Neve Ativ (Hebrew: נְוֵה אַטִי"ב), is a small Alpine-styled Israeli settlement (moshav) in the Golan Heights, founded in 1972, and located on the slopes of Mount Hermon, 2 kilometers (1.2 mi) west of Majdal Shams. The international community considers Israeli settlements in the Golan Heights illegal under international law, but the Israeli government disputes this.
About 37 families live there. The name Ativ is an acronym for four fallen soldiers from the Egoz Reconnaissance Unit killed in action in the Golan: Avraham Hameiri, Tuvia Ellinger, Yair Elegarnty, and Binyamin Hadad. Neve means Oasis.
The moshav's main industry is tourism. Neve Ativ operates a thriving Mount Hermon ski resort on 25 kilometers (16 mi) of ski runs on the slopes of the 9,232 feet (2,814 m)-above-sea-level Mount Hermon is the closest organized lodging area for visitors to the area.
The ski resort was destroyed in the Yom Kippur War. The following season, it was back in business as Israel's only ski resort. Frank Riley wrote in the Los Angeles Times, "This is a mountain and an experience that should happen at least once in every skier's lifetime." The ski season lasts three months, on average (December–March). In one weekend in January 2000, the ski site had 11,000 visitors. Later that month, the leaders of Neve Ativ expressed a hope to turn the ski resort into a joint Israeli-Syrian venture, opening it on both the Israeli and Syrian sides as an international tourist attraction.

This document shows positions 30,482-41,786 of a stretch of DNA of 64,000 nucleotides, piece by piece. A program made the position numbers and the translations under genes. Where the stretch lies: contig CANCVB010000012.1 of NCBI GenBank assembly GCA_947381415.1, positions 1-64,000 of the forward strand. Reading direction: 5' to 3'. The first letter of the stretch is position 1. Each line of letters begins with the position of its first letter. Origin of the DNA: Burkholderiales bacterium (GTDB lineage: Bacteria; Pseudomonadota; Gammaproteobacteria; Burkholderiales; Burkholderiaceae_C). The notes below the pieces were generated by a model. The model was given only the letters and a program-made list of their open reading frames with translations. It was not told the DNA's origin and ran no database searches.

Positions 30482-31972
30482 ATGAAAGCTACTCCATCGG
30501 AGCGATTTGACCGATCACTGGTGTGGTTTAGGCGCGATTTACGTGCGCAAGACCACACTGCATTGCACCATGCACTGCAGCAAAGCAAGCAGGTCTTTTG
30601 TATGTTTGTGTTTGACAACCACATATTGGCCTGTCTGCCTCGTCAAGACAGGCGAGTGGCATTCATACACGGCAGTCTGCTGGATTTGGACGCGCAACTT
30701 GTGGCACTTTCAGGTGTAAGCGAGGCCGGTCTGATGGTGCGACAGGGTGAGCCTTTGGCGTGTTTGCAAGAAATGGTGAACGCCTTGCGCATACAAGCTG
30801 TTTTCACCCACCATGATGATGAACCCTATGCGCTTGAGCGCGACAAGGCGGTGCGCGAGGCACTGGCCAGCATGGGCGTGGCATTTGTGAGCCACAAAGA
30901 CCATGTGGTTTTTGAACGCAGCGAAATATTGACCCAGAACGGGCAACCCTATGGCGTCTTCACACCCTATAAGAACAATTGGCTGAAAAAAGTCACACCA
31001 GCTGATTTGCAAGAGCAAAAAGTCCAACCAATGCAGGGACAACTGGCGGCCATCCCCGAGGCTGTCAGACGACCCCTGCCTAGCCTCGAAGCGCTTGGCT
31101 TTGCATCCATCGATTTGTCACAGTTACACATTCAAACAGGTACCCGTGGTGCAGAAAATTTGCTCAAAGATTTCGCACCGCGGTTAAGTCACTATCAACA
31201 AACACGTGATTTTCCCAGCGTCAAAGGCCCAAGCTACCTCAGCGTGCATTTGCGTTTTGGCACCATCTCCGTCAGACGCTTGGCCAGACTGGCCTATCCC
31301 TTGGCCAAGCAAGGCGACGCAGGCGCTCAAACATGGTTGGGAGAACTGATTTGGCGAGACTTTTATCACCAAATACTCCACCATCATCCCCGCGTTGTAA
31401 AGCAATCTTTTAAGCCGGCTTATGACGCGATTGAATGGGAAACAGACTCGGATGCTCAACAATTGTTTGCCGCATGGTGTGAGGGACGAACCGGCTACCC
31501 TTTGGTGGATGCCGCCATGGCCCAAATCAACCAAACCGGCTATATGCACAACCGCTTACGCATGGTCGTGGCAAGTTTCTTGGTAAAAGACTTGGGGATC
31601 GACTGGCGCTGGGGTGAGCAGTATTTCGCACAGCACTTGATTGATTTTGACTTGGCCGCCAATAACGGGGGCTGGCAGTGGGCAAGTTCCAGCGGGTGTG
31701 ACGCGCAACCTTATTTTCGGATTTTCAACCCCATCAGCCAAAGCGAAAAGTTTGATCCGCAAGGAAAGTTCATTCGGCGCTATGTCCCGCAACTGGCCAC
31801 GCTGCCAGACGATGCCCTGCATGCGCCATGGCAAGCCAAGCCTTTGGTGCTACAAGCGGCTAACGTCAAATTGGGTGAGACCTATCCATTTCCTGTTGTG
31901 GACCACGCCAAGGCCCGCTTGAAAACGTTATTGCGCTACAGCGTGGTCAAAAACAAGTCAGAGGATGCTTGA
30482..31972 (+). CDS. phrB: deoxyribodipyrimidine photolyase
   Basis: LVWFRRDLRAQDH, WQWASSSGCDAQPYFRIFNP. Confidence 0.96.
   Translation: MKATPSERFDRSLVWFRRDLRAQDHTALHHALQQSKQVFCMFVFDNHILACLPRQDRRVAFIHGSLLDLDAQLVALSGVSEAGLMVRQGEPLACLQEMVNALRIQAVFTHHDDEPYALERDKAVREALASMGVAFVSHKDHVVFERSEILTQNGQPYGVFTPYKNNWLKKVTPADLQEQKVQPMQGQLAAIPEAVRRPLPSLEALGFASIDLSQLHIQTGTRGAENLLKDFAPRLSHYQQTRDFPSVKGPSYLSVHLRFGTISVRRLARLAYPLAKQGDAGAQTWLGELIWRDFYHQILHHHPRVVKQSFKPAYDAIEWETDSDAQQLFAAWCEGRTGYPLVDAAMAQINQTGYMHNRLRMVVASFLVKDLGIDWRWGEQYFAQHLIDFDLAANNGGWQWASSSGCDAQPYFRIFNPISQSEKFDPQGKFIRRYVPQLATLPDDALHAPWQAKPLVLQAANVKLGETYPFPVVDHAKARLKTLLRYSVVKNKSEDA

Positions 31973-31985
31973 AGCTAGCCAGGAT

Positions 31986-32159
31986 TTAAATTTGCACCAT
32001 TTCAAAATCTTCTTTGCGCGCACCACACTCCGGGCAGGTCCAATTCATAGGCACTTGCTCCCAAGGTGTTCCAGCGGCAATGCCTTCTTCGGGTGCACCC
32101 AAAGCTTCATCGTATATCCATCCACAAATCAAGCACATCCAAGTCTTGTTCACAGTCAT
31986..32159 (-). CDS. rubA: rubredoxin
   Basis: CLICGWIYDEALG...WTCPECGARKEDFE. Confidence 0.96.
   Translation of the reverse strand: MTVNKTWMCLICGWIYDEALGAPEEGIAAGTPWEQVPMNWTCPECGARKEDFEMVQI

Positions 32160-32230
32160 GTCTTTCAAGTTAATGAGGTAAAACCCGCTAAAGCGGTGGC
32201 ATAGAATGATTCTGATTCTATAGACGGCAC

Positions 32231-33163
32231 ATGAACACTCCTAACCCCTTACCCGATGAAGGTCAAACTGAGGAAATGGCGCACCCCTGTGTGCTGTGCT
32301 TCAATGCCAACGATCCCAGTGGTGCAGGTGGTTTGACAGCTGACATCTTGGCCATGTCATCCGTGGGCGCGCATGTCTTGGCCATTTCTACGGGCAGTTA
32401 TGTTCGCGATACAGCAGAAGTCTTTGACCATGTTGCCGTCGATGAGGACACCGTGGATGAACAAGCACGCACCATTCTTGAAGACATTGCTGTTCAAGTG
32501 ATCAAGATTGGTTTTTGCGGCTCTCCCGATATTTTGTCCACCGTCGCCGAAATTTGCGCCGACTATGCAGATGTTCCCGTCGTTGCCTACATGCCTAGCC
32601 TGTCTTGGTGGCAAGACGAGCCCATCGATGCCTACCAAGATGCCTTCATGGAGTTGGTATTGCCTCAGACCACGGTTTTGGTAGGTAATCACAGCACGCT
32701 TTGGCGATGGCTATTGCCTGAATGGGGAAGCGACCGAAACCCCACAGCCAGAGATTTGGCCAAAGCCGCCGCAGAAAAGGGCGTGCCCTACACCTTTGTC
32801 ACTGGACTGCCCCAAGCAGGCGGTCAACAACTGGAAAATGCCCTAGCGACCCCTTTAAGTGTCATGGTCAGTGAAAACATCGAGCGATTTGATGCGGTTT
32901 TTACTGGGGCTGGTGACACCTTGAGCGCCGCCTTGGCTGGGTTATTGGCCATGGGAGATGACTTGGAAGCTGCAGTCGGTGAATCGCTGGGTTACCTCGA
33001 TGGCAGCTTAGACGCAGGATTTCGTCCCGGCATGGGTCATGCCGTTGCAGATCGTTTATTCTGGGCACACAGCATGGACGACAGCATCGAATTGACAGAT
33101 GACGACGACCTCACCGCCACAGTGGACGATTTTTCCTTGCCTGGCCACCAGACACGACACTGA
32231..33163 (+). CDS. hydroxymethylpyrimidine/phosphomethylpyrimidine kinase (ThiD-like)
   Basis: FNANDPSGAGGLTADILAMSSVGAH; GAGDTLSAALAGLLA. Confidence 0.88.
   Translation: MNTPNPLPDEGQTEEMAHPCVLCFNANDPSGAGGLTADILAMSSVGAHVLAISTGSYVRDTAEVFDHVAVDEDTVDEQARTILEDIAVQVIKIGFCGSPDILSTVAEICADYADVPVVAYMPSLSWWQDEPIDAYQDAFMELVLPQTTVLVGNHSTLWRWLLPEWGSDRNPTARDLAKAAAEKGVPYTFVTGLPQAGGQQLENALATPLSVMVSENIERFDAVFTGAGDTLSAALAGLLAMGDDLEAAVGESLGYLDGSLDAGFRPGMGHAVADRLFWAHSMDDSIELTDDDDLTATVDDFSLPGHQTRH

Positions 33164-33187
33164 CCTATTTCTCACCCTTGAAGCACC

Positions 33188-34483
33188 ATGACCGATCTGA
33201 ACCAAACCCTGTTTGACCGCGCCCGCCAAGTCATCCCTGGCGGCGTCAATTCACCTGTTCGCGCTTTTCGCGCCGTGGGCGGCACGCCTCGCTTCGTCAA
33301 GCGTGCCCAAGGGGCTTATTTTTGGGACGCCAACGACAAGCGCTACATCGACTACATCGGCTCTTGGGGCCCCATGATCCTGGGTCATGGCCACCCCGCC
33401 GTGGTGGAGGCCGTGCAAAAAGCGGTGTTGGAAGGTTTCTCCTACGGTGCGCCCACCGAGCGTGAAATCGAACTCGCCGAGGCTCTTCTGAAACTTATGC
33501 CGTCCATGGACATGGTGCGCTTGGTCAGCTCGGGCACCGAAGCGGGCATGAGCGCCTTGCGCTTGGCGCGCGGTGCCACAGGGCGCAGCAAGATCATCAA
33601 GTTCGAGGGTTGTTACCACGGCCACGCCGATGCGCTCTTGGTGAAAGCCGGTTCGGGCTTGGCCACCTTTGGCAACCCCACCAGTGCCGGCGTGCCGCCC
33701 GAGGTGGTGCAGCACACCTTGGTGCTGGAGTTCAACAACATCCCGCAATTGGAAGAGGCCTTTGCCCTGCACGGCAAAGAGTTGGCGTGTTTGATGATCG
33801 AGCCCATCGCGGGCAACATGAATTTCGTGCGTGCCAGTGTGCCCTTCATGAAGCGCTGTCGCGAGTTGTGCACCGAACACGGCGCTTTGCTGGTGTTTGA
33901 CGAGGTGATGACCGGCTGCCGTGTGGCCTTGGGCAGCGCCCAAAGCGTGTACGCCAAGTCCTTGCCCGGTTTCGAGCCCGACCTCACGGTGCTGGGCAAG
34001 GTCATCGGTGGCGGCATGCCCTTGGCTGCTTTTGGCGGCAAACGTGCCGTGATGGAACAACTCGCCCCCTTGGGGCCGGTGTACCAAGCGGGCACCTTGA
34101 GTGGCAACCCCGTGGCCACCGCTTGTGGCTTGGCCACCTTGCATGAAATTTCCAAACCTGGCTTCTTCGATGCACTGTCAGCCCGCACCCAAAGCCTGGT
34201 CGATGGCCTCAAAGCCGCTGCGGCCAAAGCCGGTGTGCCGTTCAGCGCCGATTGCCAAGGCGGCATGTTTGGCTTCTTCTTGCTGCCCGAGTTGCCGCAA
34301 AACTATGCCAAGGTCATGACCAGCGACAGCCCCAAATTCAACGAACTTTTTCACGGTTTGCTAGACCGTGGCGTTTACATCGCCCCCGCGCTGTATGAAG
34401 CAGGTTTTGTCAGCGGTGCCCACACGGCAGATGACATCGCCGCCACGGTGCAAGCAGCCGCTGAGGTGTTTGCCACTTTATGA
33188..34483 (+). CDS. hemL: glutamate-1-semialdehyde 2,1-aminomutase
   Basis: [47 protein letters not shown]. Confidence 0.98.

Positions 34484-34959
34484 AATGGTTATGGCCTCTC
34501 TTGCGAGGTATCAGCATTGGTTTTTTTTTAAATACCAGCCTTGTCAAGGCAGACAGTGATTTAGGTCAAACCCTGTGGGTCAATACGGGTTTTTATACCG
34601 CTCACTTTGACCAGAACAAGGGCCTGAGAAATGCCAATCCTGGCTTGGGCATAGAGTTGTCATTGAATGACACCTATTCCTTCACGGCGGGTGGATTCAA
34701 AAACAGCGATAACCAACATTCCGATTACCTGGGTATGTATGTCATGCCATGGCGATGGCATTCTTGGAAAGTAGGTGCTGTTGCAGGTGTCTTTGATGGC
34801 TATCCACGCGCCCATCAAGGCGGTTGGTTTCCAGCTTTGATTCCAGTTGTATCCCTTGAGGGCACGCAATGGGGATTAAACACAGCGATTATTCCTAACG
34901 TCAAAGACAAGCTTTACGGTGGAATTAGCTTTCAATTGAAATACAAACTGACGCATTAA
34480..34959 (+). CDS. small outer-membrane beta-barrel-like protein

Israel and Syria fought major battles in the area in 1967 and 1973, and it remains a strategic military position. Neve Ativ was built on the land of the destroyed Syrian village of Jubata ez-Zeit. It was founded in 1972, when the Golan region was a part of the Israeli Military Governorate, governed by military occupation system. In 1981, the area of Golan was unilaterally annexed by Israel, abolishing military occupation system and imposing Israeli civil rule on the area.
In November 1996, a dining room in the settlement was set on fire and the walls on the building had "Down With the Occupation" and "The Golan Belongs to Syria" painted on them. Pro-Syrian Druze were believed to be behind it.
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